"Hot day," John said. "Listen to that corn rustic"
"Dad?" Billy said. "I don't know if you can understand me or not, but . . . I'm going away for a while. See? My suitcase is all packed, and . . ." There was a lump in his throat, and he had to wait until it subsided. "I'll be gone until October." A sudden thought speared him: Your Dad won't be here, come October. He forced it away, looking at the good side of his father's face.
John nodded. "Crickets sure like to sing on a hot day, don't they?"
"Oh, Dad …" Billy said. His throat constricted and he grasped one of his father's leathery hands, dangling over the chair arm. "I'm sorry, it was because of me this happened to you, I'm sorry, I'm sorry. …" Tears burned his eyes.
"Splash!" John said, and grinned. "Did you see that? Old bullfrog jumped down at the pond!" He squinted and leaned forward, visoring his eyes with his free hand. "Looky there. Company's comin'."
Dust was rising off the road. Not now! Billy said mentally. It's too soon! Birds scattered up out of the lumbering van's path; the vehicle didn't stop this time, but braved the rocks and ruts all the way up to the front yard. On the van's sides, written in spooky-looking white letters, was dr. mirakle's ghost show.
"Who's our company today?" John asked, the grin stuck lopsided on his face.
"The man I told you about, hon," Ramona said from behind the screen door; she came on out carrying a paper sack with a peanut-butter-and-jelly sandwich, a bologna sandwich, and two red apples in it. Her eyes glazed over as the van's door opened and Dr. Mirakle, looking as if he'd slept in his seersucker suit and straw hat, stepped out.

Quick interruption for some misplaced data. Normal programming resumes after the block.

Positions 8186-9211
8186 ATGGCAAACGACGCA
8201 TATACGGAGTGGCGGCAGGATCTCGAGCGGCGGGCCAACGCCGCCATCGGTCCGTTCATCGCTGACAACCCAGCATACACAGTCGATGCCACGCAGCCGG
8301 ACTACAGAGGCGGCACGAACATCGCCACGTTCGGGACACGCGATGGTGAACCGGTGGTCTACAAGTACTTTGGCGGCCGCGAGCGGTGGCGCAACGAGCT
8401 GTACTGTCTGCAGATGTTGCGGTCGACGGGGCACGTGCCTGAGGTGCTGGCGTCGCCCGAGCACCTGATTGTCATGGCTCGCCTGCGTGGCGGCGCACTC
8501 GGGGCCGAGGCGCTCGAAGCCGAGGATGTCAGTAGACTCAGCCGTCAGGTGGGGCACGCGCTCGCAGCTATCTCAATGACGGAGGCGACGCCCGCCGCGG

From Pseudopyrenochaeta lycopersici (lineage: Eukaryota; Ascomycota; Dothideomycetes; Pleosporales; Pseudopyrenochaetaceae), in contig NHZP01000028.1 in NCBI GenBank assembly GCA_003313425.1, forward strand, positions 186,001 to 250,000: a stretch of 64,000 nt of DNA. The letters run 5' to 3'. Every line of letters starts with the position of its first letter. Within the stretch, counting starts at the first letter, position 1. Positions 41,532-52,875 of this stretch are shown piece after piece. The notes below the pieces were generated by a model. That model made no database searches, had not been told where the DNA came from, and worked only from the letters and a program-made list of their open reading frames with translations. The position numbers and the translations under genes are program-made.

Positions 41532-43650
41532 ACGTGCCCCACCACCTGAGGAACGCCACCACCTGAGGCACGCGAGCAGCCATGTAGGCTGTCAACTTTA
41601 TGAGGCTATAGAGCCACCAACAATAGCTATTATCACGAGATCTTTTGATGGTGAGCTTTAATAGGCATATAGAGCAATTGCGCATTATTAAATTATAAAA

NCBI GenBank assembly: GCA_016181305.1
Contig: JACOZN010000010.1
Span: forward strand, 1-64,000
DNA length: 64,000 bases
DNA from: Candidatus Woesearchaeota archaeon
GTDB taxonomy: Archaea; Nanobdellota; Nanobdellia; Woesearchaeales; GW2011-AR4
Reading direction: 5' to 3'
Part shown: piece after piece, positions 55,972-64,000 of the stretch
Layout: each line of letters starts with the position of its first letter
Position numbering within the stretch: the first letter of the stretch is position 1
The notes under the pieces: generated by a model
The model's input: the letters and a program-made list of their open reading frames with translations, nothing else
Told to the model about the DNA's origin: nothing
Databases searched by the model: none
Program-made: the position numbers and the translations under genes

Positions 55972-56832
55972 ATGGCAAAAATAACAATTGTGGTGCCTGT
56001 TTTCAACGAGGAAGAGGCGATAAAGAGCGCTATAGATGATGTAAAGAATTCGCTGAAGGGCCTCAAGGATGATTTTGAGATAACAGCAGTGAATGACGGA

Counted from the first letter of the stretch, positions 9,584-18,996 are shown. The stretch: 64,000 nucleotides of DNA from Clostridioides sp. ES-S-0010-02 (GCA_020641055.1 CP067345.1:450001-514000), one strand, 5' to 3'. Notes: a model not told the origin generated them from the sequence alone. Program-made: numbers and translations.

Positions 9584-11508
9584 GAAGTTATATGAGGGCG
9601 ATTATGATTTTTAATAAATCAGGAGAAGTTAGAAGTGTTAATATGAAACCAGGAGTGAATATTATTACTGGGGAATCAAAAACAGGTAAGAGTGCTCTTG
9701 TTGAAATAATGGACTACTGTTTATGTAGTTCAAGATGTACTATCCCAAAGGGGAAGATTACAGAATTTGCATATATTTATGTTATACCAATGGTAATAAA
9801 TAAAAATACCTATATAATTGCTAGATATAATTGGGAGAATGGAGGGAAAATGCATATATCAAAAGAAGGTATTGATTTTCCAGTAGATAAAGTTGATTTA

"Fine afternoon, isn't it!" he called and approached the house on his stubby legs; his wide smile lost wattage with every step he took, as he felt Ramona Creekmore's icy glare on him. He cleared his throat and craned his neck to see the roof. "All finished?"
"He's finished," Ramona said.
"Good. Mr. Creekmore, how are you today?"
John just stared at him.
Mirakle stepped up to the edge of the porch. "Billy? It's time to go now."
As Billy bent to pick up his suitcase, Ramona caught at his arm. "Just a minute! You promise me one thing! You take good care of my boy! You treat him like you'd treat a son of your own! He's a hard worker, but he's nobody's mule. You treat my boy fair. Will you promise me that?"
"Yes, ma'am," Mirakle said, and bowed his head slightly. "I do so promise. Well . . . I'll take this on to the van for you, then." He reached up and took the suitcase, then carried it to the van to give them a moment alone.
"Billy." John's voice was slow and sluggish; his blue eyes were dull, hazed with half-remembered days when the young man standing before him was a little boy. A smile worked around the good edge of his mouth, but wouldn't take hold.
"I'm going away, Dad. I'll work hard, and I'll mail you money. Everything'll be fine. …"